Blocking out the noise

Blocking out the noise
A soundwall is proposed near this spot, which is north of Leucadia Boulevard. The council received an overview of potential soundwalls in Encinitas on Wednesday. Photo by Jared Whitlock

Encinitas City Council hears overview on building soundwalls

ENCINITAS — Some homeowners could find relief from the increasing din of Interstate 5 in the future.

The City Council received an overview on Wednesday night of proposed soundwalls designed to shield the noise from the I-5 widening project. The agenda item was part of an ongoing update on construction projects associated with the expansion.

From north of the Leucadia Boulevard interchange to south of the Encinitas Boulevard interchange, Caltrans plans to erect soundwalls ranging from 8 to 16 feet tall over the next two decades.

Ed Deane, senior civil engineer, said the soundwalls aim to decrease noise levels by at least five decibels for surrounding buildings and homes.

The proposed locations of soundwalls are based on which areas are louder than recommended standards. And the threshold varies depending on the type of development.

So, if an area overlooking the freeway is compromised of homes, soundwalls are prescribed if noise measures over 67 decibels from a backyard. Noise shouldn’t exceed 52 decibels from the inside of a school, Deane noted.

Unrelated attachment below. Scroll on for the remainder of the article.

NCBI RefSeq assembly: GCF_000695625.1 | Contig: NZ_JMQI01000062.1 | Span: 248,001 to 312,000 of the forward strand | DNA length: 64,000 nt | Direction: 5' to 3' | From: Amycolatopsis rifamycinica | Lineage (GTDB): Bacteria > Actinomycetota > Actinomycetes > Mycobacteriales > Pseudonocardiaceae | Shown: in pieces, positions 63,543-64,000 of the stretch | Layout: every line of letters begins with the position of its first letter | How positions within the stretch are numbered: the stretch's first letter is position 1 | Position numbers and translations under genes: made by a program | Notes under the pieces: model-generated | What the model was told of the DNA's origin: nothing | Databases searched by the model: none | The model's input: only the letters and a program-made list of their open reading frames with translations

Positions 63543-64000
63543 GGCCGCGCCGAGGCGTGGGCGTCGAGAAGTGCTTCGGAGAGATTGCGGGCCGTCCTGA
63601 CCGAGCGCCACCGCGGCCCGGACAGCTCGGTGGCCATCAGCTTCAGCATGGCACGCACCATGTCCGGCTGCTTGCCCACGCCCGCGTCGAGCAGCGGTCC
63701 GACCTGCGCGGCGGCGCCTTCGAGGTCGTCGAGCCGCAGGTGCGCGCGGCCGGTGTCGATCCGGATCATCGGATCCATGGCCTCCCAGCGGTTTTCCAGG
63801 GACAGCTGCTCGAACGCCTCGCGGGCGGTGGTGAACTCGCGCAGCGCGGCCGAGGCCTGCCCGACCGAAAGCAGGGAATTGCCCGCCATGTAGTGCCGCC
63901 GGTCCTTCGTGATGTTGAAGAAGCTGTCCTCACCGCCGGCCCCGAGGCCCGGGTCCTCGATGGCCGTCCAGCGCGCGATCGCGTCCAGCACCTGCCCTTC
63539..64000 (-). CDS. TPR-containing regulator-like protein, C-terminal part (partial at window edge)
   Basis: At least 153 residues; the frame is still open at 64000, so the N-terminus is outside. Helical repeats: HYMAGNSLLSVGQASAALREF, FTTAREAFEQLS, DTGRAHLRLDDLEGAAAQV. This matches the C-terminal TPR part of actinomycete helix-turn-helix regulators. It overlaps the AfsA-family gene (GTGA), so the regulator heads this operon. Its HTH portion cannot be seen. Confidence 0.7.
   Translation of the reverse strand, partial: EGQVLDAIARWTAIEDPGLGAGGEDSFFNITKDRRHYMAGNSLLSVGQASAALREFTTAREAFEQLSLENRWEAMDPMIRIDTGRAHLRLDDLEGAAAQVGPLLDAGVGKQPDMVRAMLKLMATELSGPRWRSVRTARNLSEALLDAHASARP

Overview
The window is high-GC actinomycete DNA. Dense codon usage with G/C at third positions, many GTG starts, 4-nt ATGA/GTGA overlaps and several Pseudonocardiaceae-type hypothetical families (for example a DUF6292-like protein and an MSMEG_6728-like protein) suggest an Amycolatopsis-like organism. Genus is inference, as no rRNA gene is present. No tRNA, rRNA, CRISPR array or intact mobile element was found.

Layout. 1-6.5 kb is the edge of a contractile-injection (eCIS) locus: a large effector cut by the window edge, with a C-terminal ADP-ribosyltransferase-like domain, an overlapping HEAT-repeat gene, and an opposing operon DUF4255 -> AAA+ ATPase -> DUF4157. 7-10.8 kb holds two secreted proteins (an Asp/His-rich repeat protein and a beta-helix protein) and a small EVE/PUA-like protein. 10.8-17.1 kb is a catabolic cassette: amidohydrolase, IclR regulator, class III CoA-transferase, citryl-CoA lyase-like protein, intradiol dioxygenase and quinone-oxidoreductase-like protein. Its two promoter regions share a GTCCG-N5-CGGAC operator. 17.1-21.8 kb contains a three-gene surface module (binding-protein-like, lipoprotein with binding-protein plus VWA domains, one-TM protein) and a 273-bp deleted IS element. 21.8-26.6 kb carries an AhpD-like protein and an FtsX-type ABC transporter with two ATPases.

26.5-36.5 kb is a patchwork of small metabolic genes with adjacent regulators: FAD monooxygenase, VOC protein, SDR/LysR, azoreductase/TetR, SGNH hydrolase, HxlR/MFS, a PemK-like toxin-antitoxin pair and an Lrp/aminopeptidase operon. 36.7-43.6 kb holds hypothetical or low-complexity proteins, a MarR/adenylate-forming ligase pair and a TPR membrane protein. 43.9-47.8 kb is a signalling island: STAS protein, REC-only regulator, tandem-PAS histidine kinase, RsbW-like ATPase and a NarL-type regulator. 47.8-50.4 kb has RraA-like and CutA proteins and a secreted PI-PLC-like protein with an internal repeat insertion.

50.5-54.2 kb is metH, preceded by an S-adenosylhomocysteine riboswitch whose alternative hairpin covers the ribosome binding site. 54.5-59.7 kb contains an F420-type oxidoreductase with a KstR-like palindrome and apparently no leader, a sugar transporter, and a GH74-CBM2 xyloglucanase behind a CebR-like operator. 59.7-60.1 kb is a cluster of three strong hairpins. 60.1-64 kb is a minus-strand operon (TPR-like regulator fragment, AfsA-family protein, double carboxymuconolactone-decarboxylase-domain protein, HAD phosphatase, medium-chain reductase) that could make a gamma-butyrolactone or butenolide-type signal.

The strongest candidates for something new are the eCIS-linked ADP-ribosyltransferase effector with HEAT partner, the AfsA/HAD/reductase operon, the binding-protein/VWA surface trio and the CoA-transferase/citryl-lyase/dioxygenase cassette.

If noise measures beyond those standards, planners examine the topography of the land and whether it could accommodate a soundwall. Property ownership is also considered.

Mike Strong, associate planner with the city, said Caltrans looks to build soundwalls in the public-right-of-way. On private property, it’s up to the owner if a sound wall could go there.

Resident Richard Julian, who lives on Nolbey Drive, said he’s disappointed that a planned soundwall in Cardiff wouldn’t cover his neighborhood. He’s spent thousands of dollars on double pane windows, and neighbors have done the same.

“We hear that freeway 24/7,” Julian said.

“We all enjoy getting on the freeway and utilizing that amenity,” he added. “At the same time, we shoulder a lot of the responsibilities for increasing the capacity of the freeway.”

Four other public speakers also supported extending a soundwall to Nolbey Drive.

Those who want to comment on the soundwalls can email Strong at Feedback from the public and council will be presented to Caltrans and the California Coastal Commission in hopes the plan is amended.

In August, the Coastal Commission will decide whether to adopt Caltrans’ I-5 corridor plan.

It calls for adding four express lanes — two in each direction — between La Jolla and Oceanside. The lanes would be open to buses, carpoolers, motorcycles and solo drivers willing to pay a fee.

Councilwoman Kristin Gaspar proposed a city mailer in the next month to let more residents know about the impacts of the I-5 widening. Doing so will give people the chance to weigh in before plan goes before the Coastal Commission, she added.

Council will consider the mailer sometime next month. In the meantime, the city is letting people know about the project through its digital newsletter and on its website.

Maps of the proposed soundwall sites can be found in the council agenda reports on the city’s website at

Caltrans would pay for the 82 proposed soundwalls in North County as part of a $6.5 billion budget to overhaul the I-5 corridor.

Also, to offset the visual impact of the soundwalls, the city’s Arts Commission is looking to install artwork on them.




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